In this case it was a combination of assumptions on my part as well my night vision being messed up from a bright light elsewhere.

          And that is important as well, if someone walks out of a brightly lit room into one with no light, then they are effectively blind for about 20 seconds until their eyes adjust.

          And now that I have completely over-thought this…I digress.

  12. Alex says:

    Chris, your “Bridge Escape!” song was awesome. I had to listen to it three times. Thanks for that. :D

  13. How does this episode not have a tag along the lines of “Shamus drowns in tea” or “The Boss Young Tea Party?”

  14. Chris says:

    Re: Bone Breaking: This is why you don’t do a live podcast without prepared notes. I swear, I swear I heard something like this at some point, but I guess it was a joke in response to the real controversey: As of only ~9 months ago, the game had an XP system that rewarded things like headshots. And still has things like Assassin’s Creed style vertical takedowns, though they’re not nearly as horrible as you’d think. My guess is that at some point a joke embedded itself in my head and became something I thought of as fact, and since the game’s had so many revisions and changes I didn’t think of anything of it when it wasn’t there.

    The lesson, clearly, is: Don’t get old, your mind slips away.

  15. Phantos says:

    “…the story is pretty much broken, and I don’t think spoilers will hurt you. And by “broken” I mean, “clearly a patchwork of different revisions of the story that don’t fit together or form a proper sequence of events”.”

    I see that a lot more lately in video games and movies. That feeling when you realize the story probably never made it out of a first draft.

    I feel it deserves a name. If it doesn’t have one already, maybe it could reference Mass Effect 3, Fable II or The Dark Knight Rises somewhere?

    EX: “The Frozen Draft”.

  16. Shamus, here’s a possible Experienced Points article subject:

    AAA Imitates, Genius Steals. Given how many AAA-level games have almost-but-not-quite hit the mark in terms of writing, mechanics, and core concepts, could this be an opportunity for smaller studios to, in essence, take those same concepts, fix everything, and slap a new coat of paint on it? In other words, is there now a desire in the market for someone to make a less flawed Thief, Skyrim, etc.?

    • karthik says:

      The announcement of XCOM: The FPS That Never Happened directly precipitated the conception and announcement of Xenonauts. Three years later, both The Bureau and Enemy Unknown are out, the XCOM itch is pretty much scratched for most people, and Xenonauts is still in beta. It plays… okay, I guess, but despite owning it I doubt I’ll be playing it at release.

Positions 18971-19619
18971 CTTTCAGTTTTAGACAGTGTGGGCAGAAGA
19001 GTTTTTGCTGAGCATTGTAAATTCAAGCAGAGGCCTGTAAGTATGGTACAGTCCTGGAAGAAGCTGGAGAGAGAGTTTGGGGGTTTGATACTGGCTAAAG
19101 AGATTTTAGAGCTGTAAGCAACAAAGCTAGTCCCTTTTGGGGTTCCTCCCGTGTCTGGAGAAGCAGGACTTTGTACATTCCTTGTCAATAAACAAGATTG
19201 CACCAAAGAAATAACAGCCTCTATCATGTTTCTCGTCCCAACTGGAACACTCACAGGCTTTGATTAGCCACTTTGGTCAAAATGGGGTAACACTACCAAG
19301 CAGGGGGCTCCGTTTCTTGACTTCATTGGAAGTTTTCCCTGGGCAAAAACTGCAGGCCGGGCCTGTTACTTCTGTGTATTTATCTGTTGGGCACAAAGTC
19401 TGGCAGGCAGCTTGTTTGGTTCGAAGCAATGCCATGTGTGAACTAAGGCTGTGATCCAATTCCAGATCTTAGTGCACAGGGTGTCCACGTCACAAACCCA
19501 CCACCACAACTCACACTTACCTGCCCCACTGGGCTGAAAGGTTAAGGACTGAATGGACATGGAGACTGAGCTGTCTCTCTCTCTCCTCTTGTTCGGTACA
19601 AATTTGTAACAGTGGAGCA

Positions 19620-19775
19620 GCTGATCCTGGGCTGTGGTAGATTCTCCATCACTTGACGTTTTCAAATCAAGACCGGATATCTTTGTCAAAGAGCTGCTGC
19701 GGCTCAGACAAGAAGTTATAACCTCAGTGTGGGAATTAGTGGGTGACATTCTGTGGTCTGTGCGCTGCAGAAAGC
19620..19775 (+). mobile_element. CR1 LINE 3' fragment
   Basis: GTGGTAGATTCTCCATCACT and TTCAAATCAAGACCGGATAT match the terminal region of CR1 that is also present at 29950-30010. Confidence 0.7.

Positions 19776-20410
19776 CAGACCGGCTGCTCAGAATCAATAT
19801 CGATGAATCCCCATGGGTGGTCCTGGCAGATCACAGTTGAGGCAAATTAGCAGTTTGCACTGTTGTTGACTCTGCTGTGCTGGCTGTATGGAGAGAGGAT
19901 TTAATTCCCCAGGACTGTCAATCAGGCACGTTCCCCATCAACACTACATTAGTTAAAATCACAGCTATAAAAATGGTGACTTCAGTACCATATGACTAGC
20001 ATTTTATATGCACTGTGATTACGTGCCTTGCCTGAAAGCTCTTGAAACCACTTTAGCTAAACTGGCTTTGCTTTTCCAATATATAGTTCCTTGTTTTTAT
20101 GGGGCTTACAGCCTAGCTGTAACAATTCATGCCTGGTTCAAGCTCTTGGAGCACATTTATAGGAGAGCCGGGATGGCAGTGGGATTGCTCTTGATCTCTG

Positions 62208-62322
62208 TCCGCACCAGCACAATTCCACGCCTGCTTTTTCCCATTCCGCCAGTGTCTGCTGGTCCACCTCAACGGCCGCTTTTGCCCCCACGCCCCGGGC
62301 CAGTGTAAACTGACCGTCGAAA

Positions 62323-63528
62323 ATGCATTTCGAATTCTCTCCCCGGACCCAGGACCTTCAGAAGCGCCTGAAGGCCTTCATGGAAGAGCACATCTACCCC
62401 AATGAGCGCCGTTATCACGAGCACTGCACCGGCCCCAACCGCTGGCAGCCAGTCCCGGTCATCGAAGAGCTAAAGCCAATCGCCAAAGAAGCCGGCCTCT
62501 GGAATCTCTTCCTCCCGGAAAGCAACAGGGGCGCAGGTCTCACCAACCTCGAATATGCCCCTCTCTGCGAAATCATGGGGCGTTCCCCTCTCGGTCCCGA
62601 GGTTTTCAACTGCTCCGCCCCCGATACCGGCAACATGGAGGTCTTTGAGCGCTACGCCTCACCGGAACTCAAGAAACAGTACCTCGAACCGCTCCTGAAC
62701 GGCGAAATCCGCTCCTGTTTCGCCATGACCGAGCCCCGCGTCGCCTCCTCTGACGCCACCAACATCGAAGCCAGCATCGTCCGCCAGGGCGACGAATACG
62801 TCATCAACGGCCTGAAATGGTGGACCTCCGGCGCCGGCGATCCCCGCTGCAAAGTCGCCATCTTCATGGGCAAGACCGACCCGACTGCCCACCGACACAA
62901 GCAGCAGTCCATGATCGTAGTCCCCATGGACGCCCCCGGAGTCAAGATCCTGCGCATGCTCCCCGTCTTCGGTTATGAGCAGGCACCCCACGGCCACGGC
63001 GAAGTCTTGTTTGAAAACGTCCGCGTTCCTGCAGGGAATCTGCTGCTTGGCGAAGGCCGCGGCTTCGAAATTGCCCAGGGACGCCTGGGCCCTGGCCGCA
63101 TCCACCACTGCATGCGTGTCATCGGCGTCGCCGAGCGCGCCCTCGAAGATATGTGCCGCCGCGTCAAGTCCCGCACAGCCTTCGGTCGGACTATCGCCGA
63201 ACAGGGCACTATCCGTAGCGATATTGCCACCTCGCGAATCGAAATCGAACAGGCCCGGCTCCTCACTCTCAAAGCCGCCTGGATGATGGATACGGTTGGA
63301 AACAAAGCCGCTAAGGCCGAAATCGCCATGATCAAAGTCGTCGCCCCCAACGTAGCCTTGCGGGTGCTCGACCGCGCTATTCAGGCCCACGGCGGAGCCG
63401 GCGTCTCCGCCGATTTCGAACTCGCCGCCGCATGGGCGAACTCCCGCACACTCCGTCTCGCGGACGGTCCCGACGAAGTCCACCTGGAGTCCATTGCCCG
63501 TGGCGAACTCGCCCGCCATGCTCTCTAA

We may want purer reboots, but I don’t know if indies can deliver on reactionary efforts in a realistic time frame.

      As for Thief, I’d argue the closest thing we have to a true spiritual successor is actually Tangiers, a game to which Thief is not the ideal or aspiration, but the starting point. They’re aiming for immersive-sim-ness, which already beats what Human Revolution and Thief 2014 tried to do.

      (EDIT: Interestingly, both of them were funded on Kickstarter, so the desire’s there.)

      • Mersadeon says:

        I think the problem with “purer reboots” is the same as with bitter chocolate and black coffee: people say they want it because it seems refined and classy, but all they actually buy is sweet chocolate, sugar for their coffee and less “pure” games, because when they actually try it, they notice that bitter chocolate is, you know, bitter, just like black coffee. And when they play some hardcore oldschool games their nostalgia goggles fall right off and they notice they just want something that keeps them occupied for a while.

        • Starker says:

          The problem with this theory is that Thief 2 fan missions still get created and played. There are hundreds of fan missions and entire campaigns out there that rival the original games. Plus there’s The Dark Mod, which is as close to classic Thief as you can get.

          To stretch that bitter chocolate metaphor a bit, there are actually lots of people who do like bitter chocolate. People really do crave that old school experience or else games like Dark Souls would be a failure.

    • X2Eliah says:

      for someone to make a less flawed Thief

      Well, Dishonored 2 might actually be a thing (ref: http://i.imgur.com/B5c87BB.jpg), so that’d fit pretty well, no?

      EDIT:
      @Shamus – is it just me, or is the quoted text in my grey commentbox the exact same shade of grey as the comment itself, with only a shadow on two edges for a border? This looks…. wonky.